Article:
Usually, these types of problems are solved through synthesizing across domains. For instance, Watson and Crick solved the DNA problem by combining insights from chemistry, biology and X-ray crystallography. In a similar vein, many companies are learning to embrace open innovation in order to pull in diverse resources.
Sustaining Innovation: Whatever you do, you always want to get better at it. Every year, our cameras produce more pixels, our computers get more powerful and our household products become “new and improved.” Large organizations tend to be very good at this type of innovation, because conventional R&D labs and outsourcing are well suited for it.
Disruptive Innovation: The most troublesome area is disruptive innovation, because its value isn’t always immediately apparent. Notably, Yahoo and Blockbuster had the opportunity to invest in Google and Netflix early on, but missed the opportunity because they didn’t see the potential.
Disruptive innovations generally target light or non-consumers of a category so require a new business model and therefore have high failure rates. Venture capital firms who focus on disruptive investments expect to that most will fail. One growing trend is for companies to establish innovation labs, where they can test and learn without excessive risk.
World Class Performers
One thing that is especially confusing about innovation is that great innovators tend to be quite diverse and different from each other. Anybody seeking to define best practices by talking to successful companies would find much of the advice contradictory.
The Innovation Management Matrix can help here as well, because upon a little reflection it becomes clear that successful innovators tend to focus on one area of the matrix.
Basic Research: While most basic research happens in academic institutions, some businesses can excel at it as well. IBM research is one that truly focuses on pushing the boundaries of science. In 1993, for example, they accomplished the first quantum teleportation; a technology that isn’t likely to result in a product until after 2020. They continue to lead in patents.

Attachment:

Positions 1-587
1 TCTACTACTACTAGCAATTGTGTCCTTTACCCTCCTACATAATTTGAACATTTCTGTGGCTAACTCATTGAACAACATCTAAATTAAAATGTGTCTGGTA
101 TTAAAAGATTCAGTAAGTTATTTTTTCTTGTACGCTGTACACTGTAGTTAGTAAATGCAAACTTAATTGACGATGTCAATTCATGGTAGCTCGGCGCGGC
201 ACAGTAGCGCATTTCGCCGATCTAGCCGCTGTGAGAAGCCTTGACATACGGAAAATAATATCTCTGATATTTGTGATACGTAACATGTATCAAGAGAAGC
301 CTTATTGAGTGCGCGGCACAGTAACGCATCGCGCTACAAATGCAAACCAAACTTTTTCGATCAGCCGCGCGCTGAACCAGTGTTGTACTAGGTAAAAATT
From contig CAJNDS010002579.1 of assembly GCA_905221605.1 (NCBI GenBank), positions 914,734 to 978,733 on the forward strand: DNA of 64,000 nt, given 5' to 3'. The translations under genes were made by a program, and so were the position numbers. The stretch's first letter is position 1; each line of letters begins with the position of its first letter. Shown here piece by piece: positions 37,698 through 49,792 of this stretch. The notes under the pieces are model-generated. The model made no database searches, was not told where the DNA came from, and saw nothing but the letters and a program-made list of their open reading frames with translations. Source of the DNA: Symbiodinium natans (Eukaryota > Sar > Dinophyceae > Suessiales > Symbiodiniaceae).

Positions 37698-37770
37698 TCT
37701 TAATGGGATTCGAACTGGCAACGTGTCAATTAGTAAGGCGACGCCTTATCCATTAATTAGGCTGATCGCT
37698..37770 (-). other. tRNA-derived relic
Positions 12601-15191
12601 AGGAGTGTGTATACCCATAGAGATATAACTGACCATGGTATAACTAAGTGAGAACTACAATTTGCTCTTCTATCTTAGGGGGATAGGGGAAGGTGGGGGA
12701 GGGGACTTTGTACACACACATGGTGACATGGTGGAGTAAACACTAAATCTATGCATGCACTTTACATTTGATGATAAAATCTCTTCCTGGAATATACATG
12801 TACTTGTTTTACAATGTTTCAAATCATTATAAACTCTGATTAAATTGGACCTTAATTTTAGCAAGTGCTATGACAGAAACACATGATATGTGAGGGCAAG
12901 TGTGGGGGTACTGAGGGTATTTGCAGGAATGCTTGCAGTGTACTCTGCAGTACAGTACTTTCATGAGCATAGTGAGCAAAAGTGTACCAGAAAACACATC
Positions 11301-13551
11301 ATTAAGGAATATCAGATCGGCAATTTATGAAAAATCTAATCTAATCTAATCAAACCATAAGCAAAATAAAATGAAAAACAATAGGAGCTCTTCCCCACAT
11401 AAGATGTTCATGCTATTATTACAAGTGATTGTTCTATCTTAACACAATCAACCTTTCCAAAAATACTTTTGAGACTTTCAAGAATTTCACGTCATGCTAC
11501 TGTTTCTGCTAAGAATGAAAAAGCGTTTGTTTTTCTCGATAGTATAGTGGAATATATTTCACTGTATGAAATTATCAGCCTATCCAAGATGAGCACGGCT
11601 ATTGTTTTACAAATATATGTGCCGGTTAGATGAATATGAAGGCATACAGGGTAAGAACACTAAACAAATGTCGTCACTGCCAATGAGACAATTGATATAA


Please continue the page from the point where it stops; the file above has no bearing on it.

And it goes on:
Xerox’s PARC division, on the other hand, shows both the potential and the pitfalls of basic research. Major innovations such as the ethernet, the graphical user interface and the mouse were developed there, but Xerox failed to commercialize them. They have since spun off the division, which now operates as a high-end research outsourcing contractor.
Breakthrough Innovation: There are those rare souls who are capable of making breakthroughs, but usually only earlier in their career. However waiting for a maverick genius to come along isn’t a viable business model.
That’s why many firms are turning to open innovation platforms such as Innocentive, which allow outsiders to solve problems that organizations are stuck on. Procter and Gamble has built its own Connect + Develop platform which allows them to benefit from expertise in a variety of domains across the world.
Sustaining Innovation: While everybody agrees that Apple is a superior innovator, the truth is that they rarely produce anything truly new. They didn’t invent the digital music player, the smartphone or even the tablet computer. However, they improve on earlier versions to such an extent that they seem like they’re something completely new.
In a similar vein, Toyota makes cars just like any others, except better. What both companies have in common is that they are masters at adapting breakthrough innovations for existing markets (it was, after all, Steve Jobs who most benefited from PARC’s work). In essence, great sustaining innovators are great marketers. They see a need where no one else does.
Disruptive Innovation: While every new Apple product turns heads, when Google comes out with something most people won’t even understand what it is much less how they’ll make money on it. From Google Maps to autonomous cars, they manage to fill needs we didn’t even know we had.
3M, the company that pioneered scotch tape and post-it notes, derives up to 30% of its revenue from products launched in the past 5 years. Both companies use a version of the 15% / 20% rule, where employees are required to devote a fixed portion of their time to projects unrelated to their jobs.
While that’s not a viable solution for most companies, many firms are trying to achieve the same effect on a smaller scale with innovations days, hackathons and innovation labs, where employees are encouraged to think beyond existing lines of business.
Building An Innovation Portfolio
While focus is important, no company should limit itself to just one quadrant. Apple, for instance, is mainly a sustaining innovator, but iTunes was certainly an important disruptive innovation. While Google might be the greatest disruptive innovator on the planet, they spend considerable resources to improve existing products.
So it’s important to develop an effective innovation portfolio that has one primary area of focus, but also pursues other quadrants of the matrix as well and builds synergies between varied approaches. Innovation is, above all, about combination.
In the final analysis, innovation has little to do with flashy conference presentations or exciting case studies. Much like any other business process, effective management entails being able to infuse core principles into everyday operations.